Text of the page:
I thought it was the perfect bonding moment– Nolan and I at the OC fair; his first time – and we “won” a goldfish. Obviously, I expected this since it’s basically happened from the beginning of time. Every single fair insists on blessing each visitor with a fish. You go home and you realize now you need a tank, food, and whatever other fishy supplies necessary. Or, somehow the fish manages to disappear and you simply explain that he prefers toilet water to tank water.
I definitely thought about the latter, but we obviously ended up with the former. And so, I expected him to die fairly soon considering a fish tends to slip your mind especially when all he does is swim in a tank. And “Fair” goldfish are especially known for a short existence. I had my husband get a tank on the way home from work that night. He came home with one of those stereotypical bowls and I thought, this poor fish – he can’t live in that thing. What are we, some TV family that sticks him in this tiny little stereotype? So he did the bowl one night and then Mommy and Nolan found the fish store down the street and off we went. From then on he had his clear square little tank with blue rocks lining the bottom. I felt we were being pretty good to our new goldfish. My son was in love with his new roommate and declared his name to be “Chewbie.” (I have no clue why. smh)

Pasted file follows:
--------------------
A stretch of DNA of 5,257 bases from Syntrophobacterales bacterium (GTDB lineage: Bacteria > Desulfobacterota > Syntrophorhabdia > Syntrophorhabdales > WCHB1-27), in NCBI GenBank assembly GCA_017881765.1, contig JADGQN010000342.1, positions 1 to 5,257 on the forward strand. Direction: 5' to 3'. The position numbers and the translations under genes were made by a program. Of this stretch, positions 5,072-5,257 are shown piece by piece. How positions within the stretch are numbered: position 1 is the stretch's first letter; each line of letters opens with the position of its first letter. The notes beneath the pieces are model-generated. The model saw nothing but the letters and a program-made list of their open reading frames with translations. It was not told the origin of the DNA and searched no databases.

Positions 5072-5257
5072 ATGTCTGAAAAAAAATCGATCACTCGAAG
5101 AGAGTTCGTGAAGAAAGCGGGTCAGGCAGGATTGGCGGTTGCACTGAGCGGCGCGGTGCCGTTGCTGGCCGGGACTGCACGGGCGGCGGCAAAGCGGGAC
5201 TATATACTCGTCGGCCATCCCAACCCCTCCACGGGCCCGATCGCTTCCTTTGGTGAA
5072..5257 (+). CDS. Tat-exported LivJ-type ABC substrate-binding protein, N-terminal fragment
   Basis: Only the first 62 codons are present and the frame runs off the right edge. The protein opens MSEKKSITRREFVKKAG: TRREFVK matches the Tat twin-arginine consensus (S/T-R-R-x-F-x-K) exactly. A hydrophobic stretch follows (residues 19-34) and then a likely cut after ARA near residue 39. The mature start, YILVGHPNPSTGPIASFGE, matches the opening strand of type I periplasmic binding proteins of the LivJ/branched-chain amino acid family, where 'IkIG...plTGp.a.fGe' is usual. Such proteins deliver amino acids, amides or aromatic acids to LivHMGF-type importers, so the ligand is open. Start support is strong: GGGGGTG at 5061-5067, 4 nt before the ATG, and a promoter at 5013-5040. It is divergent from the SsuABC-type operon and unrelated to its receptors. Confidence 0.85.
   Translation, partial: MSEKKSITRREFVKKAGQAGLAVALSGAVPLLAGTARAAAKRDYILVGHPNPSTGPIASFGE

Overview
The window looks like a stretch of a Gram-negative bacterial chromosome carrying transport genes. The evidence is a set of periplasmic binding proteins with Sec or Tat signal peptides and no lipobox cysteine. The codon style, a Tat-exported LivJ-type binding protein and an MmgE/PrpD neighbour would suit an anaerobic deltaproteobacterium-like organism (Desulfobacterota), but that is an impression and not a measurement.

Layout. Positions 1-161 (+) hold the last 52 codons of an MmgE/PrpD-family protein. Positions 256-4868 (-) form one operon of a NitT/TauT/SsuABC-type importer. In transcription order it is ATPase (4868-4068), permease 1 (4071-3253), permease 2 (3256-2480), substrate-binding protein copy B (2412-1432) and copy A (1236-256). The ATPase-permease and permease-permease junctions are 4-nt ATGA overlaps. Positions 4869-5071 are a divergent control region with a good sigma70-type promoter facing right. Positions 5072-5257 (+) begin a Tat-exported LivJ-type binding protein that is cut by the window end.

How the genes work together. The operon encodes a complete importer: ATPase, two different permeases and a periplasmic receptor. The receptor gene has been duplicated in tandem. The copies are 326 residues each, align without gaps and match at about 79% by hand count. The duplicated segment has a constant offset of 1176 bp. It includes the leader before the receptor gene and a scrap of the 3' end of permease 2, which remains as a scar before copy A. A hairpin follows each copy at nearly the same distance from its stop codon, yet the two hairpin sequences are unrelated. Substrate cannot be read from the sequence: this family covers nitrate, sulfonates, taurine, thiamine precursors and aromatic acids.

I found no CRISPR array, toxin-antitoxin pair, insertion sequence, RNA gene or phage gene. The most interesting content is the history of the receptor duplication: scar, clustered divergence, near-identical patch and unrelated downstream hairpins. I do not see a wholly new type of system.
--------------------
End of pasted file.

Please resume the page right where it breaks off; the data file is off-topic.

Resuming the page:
After Chewbie survived one week and then two weeks, I decided it was time to actually accept he was moving in and we needed to get some legitimate fish items. He needed shells, he needed a filter, etc. :) He became part of our family. I didn’t realize Nolan wasn’t the only one who made an emotional connection with Chewbie. Being the one that feeds him morning and night and also cleans his tank, I grew fond of him. Staying at home with Nolan, we would often watch him dart from side to side in his tank and guess how Chewbie’s day was going. And I would smile while my son carried on a full conversation about life with him. lol Everything seemed like “Leave It to Beaver” with our new pet…